Monday, November 11, 2013

Where Augustine goes wrong

In "What Does it Mean to be Pro-Life?" Elizabeth Stoker quotes Augustine:
And if any member of the family interrupts the domestic peace by disobedience, he is corrected either by word or blow, or some kind of just and legitimate punishment, such as society permits, that he may himself be the better for it, and be re-adjusted to the family harmony from which he had dislocated himself…To be innocent, we must not only do harm to no man, but also restrain him from sin or punish his sin, so that either the man himself who is punished may profit from his experience, or others be warned by his example. Since, then, the house ought to be the beginning or element of the city, and every beginning bears some reference to some end of its own kind, and every element to the integrity of the whole of which it is an element, it follows plainly enough that the domestic peace has a relation to the civic peace — in other words, that the well-ordered concord of domestic obedience and domestic rule has a relation to well-ordered concord of civic obedience and civic rule.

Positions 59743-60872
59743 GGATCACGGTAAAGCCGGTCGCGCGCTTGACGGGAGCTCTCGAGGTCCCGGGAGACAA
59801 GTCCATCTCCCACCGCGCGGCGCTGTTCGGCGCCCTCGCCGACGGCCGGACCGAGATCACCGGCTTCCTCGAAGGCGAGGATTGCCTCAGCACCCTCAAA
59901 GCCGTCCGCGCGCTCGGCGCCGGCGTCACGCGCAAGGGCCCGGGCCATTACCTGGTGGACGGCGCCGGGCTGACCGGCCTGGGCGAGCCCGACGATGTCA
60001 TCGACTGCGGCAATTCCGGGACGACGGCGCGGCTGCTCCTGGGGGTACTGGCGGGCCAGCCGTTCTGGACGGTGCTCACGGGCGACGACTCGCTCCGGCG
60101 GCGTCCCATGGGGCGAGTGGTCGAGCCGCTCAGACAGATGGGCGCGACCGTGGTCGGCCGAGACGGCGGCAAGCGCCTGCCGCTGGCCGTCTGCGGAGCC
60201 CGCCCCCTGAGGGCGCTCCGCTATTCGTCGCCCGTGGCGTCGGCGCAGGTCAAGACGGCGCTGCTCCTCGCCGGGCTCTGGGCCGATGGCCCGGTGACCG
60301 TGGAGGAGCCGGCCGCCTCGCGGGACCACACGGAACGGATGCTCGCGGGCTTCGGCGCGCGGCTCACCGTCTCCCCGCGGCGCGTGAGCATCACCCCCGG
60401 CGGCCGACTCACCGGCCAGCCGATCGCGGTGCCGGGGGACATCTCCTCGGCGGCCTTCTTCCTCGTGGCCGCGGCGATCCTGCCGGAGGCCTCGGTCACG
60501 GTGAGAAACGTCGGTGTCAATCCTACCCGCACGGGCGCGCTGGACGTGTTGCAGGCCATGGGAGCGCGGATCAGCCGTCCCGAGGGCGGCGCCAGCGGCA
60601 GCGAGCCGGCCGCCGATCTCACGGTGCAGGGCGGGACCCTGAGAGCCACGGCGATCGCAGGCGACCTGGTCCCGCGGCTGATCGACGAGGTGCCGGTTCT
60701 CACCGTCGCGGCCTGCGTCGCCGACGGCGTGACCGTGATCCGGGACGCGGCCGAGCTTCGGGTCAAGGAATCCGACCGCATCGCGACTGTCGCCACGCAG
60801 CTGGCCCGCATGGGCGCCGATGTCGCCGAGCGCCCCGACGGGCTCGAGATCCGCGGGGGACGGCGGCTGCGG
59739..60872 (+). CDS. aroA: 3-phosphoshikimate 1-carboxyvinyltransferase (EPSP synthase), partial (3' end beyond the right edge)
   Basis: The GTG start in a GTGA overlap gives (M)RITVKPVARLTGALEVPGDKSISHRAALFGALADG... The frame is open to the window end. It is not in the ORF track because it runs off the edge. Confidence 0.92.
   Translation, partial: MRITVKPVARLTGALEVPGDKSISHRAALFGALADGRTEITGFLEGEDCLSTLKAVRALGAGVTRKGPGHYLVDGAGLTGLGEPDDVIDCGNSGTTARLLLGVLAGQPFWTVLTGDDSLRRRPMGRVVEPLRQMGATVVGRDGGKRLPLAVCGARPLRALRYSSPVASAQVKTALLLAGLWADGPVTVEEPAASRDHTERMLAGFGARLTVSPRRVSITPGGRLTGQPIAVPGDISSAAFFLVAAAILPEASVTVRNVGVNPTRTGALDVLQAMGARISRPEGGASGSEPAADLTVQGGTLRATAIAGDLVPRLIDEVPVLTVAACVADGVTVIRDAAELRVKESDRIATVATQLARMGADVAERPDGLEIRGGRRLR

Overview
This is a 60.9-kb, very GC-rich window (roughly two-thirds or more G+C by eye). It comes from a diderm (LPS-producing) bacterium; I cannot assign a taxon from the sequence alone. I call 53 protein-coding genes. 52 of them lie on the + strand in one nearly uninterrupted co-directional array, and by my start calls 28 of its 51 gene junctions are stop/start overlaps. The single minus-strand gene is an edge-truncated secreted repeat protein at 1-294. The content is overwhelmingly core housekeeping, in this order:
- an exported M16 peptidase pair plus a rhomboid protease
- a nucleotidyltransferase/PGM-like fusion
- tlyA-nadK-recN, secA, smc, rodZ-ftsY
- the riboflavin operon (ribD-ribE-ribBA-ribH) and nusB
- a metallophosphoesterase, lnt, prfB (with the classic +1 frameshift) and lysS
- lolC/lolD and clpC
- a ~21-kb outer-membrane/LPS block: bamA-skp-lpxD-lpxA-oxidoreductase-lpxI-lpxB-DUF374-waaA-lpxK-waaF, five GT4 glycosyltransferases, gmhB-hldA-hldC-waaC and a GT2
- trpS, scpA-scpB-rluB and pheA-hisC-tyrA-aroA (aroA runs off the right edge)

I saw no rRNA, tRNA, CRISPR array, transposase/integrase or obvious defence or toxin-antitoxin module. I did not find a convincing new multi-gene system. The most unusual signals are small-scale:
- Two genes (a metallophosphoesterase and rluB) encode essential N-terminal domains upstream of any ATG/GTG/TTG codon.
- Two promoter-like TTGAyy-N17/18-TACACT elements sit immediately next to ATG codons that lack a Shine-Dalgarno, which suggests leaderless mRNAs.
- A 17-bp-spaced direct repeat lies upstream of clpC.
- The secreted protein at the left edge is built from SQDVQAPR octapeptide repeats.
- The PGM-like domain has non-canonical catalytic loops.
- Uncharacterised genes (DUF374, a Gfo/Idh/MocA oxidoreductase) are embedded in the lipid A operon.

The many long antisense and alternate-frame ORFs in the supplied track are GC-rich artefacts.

This struck me:
but also restrain him from sin or punish his sin, so that either the man himself who is punished may profit from his experience, or others be warned by his example
That's the belief of bullies and cultists. Punishment only teaches punishment, and the example of punishment does not show that what was done was wrong, but only that those who are found guilty will be punished. That's not morality. That's just might.

Augustine has his virtues. Brother Will says this ain't one.